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Essential Skills for the Agile Developer: Avoid Over- and Under-Design

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How do you avoid over- or under-designing your code? As Ward Cunningham once said, "Take as much time as you need to make your code quality as high as it can be, but don't spend a second adding functionality that you don't need now!" This chapter covers this "mantra for development: write high-quality code, but don't write extra code.
This chapter is from the book

Developers tend to take one of two approaches to programming. Many think they need to plan ahead to ensure that their system can handle new requirements that come their way. Unfortunately, this planning ahead often involves adding code to handle situations that never come up. The end result is code that is more complex than it needs to be and therefore harder to change—the exact situation they were trying to avoid. The alternative, of course, seems equally bad. That is, they just jump in, code with no forethought, and hope for the best. But this hacking also typically results in code that is hard to modify. What are we supposed to do that doesn't cause extra complexity but leaves our code easy to change? The middle ground can be summed up by something Ward Cunningham said at a user group: "Take as much time as you need to make your code quality as high as it can be, but don't spend a second adding functionality that you don't need now!" In other words, write high-quality code, but don't write extra code.

This chapter is admittedly more of a new mantra than it is a detailed description of a technique to implement. This chapter takes advantage of what we learned in Chapter 5, Encapsulate That!, and sets the groundwork for Chapter 11, Refactor to the Open-Closed.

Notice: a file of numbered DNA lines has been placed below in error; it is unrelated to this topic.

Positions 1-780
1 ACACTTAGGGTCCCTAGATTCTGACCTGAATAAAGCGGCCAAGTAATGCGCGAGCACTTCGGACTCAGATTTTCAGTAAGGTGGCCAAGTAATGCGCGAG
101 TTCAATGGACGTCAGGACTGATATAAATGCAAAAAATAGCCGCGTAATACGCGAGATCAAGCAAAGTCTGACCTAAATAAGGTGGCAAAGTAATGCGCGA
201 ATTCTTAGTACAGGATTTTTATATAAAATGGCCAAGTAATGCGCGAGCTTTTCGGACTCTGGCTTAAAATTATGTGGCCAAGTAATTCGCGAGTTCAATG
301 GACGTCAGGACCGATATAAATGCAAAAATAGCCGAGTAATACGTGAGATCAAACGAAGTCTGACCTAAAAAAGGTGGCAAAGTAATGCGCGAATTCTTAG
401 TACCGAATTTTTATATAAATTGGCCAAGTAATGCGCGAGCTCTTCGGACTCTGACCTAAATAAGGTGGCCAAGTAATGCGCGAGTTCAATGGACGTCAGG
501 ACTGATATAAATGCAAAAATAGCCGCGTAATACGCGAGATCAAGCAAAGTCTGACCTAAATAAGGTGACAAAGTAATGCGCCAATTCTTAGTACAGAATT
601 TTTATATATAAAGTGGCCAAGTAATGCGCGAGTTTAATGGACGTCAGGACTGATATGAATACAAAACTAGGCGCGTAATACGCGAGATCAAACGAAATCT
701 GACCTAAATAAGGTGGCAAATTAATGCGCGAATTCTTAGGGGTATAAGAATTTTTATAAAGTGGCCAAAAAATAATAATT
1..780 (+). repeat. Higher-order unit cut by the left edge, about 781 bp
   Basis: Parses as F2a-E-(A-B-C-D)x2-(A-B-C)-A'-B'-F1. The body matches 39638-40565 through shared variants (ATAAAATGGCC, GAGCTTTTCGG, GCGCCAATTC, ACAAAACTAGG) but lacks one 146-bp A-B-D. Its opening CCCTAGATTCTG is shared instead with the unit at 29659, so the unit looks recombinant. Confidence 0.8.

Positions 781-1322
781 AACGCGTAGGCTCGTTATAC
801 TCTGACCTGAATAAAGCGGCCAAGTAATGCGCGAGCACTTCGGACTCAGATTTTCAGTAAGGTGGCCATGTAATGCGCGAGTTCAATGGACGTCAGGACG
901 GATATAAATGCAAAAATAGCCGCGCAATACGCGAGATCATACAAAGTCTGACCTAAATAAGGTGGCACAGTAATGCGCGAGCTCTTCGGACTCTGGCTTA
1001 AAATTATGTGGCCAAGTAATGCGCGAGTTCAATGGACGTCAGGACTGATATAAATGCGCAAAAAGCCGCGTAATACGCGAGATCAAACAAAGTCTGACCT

A Mantra for Development

We believe developers should have a particular attitude when writing code. There are actually several we've come up with over time—all being somewhat consistent with each other but saying things a different way. The following are the ones we've held to date:

  • Avoid over- and under-design.
  • Minimize complexity and rework.
  • Never make your code worse (the Hippocratic Oath of coding).
  • Only degrade your code intentionally.
  • Keep your code easy to change, robust, and safe to change.

Before we can discuss these mantras, we need to be clear what we mean by quality code. Appendix B, Code Qualities, provides a thorough explanation of the specific qualities referred to in this chapter. We'll give a brief summary of code quality here, but interested readers may want to read the more extensive narrative in the appendix.

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